We cannot let that opponent beat us twice by dwelling in the past and wallowing in self-pity. Take some time to regroup and then shake it off and forget about it completely. Storm through the wrestle backs. Most people aren’t tough enough to recover from a setback, but it’s at these moments you find out who you really are – that’s what psychologists go by.

Don’t worry about outcome. Whatever happens happens and you got the loss out of you. You bounce back and do the best you can.

How do you learn from a loss without dwelling on it?

I recommend you review the same things after every match – three things you did well (physically/mentally/technically), and three things you want to improve. It keeps you grounded and realistic. Why only learn from a loss? You want to learn from every match. Then once you have your answers, forget the outcome because each match is about making improvements. Not winning. If you keep improving, titles and wins will occur naturally. Don’t get hung up on them. This is easier said than done. This has to be given a lot of thought. Mental maturity is key.

I’ve always thought that fear and nervousness are healthy and should not be eliminated but rather regulated. How does one find the optimal level?

Think of the three best matches you ever wrestled (Note, I didn’t say necessarily wins).

How did you feel before and during those matches (be as detailed and specific as possible)?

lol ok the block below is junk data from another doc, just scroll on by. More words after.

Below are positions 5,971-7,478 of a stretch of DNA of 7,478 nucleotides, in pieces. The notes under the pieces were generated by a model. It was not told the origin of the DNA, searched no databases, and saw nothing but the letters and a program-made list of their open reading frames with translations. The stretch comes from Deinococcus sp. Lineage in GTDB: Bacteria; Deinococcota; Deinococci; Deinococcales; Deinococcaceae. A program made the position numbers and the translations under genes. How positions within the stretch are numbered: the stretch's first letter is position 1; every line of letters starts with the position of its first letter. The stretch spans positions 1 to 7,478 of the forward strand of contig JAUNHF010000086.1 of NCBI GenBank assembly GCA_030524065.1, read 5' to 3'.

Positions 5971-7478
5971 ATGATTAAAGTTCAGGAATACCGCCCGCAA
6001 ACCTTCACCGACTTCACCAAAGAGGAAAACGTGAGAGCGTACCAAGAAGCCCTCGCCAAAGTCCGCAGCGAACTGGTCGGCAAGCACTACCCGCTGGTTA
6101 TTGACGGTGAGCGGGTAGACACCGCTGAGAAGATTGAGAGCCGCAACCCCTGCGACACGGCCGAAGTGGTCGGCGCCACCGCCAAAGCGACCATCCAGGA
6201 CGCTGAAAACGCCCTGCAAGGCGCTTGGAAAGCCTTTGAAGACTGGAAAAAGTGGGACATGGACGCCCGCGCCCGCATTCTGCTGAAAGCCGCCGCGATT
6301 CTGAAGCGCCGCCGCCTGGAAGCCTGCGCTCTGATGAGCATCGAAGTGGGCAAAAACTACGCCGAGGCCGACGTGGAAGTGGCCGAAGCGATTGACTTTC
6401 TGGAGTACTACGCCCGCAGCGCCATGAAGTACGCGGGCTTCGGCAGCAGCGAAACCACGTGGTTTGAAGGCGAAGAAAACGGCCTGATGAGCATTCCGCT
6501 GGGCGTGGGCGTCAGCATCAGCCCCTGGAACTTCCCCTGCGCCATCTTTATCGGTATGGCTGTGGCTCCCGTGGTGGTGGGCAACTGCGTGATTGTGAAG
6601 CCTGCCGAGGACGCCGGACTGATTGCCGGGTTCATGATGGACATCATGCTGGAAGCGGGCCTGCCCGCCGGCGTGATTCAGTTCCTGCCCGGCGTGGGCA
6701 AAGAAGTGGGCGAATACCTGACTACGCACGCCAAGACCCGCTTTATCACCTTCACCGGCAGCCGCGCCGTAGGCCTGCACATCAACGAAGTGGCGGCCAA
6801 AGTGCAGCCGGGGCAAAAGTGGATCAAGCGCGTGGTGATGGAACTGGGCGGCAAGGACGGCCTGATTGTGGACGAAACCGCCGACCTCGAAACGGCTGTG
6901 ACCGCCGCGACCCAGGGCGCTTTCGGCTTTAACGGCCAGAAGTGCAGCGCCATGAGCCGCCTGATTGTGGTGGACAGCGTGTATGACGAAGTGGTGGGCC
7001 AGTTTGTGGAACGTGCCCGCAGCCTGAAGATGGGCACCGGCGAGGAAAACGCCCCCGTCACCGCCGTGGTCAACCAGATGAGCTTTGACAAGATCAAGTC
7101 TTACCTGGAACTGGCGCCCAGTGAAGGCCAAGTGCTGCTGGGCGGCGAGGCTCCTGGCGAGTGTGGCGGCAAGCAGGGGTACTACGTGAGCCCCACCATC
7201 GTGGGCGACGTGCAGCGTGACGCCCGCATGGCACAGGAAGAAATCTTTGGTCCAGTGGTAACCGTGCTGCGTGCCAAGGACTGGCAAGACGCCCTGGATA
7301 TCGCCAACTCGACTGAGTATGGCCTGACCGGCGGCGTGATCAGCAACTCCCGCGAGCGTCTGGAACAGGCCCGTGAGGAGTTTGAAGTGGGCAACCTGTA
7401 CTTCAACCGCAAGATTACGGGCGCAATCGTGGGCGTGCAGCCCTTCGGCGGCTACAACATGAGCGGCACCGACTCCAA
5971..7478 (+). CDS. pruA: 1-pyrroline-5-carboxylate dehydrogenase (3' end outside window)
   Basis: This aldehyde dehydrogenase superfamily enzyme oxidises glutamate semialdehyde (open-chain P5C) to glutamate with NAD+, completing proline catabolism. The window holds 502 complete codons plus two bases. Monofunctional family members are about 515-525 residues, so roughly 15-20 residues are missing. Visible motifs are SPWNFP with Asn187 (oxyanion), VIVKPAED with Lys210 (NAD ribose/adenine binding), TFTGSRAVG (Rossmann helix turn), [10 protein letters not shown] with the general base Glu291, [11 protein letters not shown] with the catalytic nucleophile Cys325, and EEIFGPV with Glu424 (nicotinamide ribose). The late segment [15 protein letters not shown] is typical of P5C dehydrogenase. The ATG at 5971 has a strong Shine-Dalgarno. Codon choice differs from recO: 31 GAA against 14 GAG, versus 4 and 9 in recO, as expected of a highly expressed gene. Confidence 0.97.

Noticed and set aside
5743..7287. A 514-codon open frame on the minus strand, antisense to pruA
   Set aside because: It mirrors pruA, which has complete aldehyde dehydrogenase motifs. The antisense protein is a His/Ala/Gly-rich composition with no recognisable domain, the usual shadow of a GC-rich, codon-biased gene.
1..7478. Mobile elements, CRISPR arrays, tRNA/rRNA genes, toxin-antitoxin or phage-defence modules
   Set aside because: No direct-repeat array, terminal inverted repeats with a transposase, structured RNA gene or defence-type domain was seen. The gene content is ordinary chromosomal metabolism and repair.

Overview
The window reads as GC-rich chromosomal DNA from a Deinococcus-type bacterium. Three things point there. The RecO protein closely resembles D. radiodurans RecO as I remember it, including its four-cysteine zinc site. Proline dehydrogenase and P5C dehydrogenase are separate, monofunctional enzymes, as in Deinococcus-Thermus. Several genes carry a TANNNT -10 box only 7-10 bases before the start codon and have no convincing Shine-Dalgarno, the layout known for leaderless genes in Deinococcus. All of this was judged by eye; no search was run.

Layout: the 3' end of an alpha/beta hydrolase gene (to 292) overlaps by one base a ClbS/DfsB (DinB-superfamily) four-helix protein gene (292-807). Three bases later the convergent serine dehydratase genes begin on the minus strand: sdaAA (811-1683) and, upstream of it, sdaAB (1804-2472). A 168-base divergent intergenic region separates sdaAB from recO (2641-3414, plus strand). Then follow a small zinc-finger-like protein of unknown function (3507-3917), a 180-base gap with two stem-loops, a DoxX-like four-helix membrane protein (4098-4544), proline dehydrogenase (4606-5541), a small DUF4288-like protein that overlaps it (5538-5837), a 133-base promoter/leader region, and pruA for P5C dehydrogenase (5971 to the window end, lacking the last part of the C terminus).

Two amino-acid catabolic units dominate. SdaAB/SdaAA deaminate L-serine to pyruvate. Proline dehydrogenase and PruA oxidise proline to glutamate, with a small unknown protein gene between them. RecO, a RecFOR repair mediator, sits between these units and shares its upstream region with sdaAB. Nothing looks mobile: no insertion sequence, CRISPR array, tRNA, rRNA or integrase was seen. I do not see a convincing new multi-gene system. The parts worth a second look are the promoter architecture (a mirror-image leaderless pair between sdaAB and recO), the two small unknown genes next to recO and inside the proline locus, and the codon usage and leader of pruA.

Same with your three worst matches (not necessarily loses).

Find the common themes between best performances and do the same for worst performances. That should give you a good idea where your mind and emotions should be before you compete every time.

How important is having fun? If you have lost that love of the sport, can you get it back?

Fun is everything. If you have fun doing something it won’t cause stress and increased cortisol levels, which absolutely have physical implications to your health.

You don’t wrestle to win. You can win at darts, ping-pong, video games, or soccer, and if you don’t like what you’re doing you should be doing something else. Life is too short.

My first mindset client ever was a dad who told me his kid wasn’t motivated. I tried to appeal to him every which way. The kid’s heart just wasn’t into it. I told him to quit and he did. And I don’t blame him. I felt bad at the time, and even cried a little (this was my first client ever), but I knew in my heart I advised him well.

The big thing is being sure of your motives. Walking away is fine, as long you’re not doing it out of fear of an outcome or avoidance of hard work. If that’s the case then that’s what you need to work on. If it’s still in your heart, why not continue?

What is the best way to follow your lessons further?

Wrestling Mindset and Z-Fanatical Fitness. At the end of the day this is my life. I made it into a business, but only because this is first my life – helping people through performance success information. I’d like people to buy our products yes, but deep down, if my information can be used to help people improve, live their dreams, and being mental well being, then I’m happy.

You can see more of Gene’s mental and fitness lessons at www.wrestlingmindset.com and www.zfanatical.com.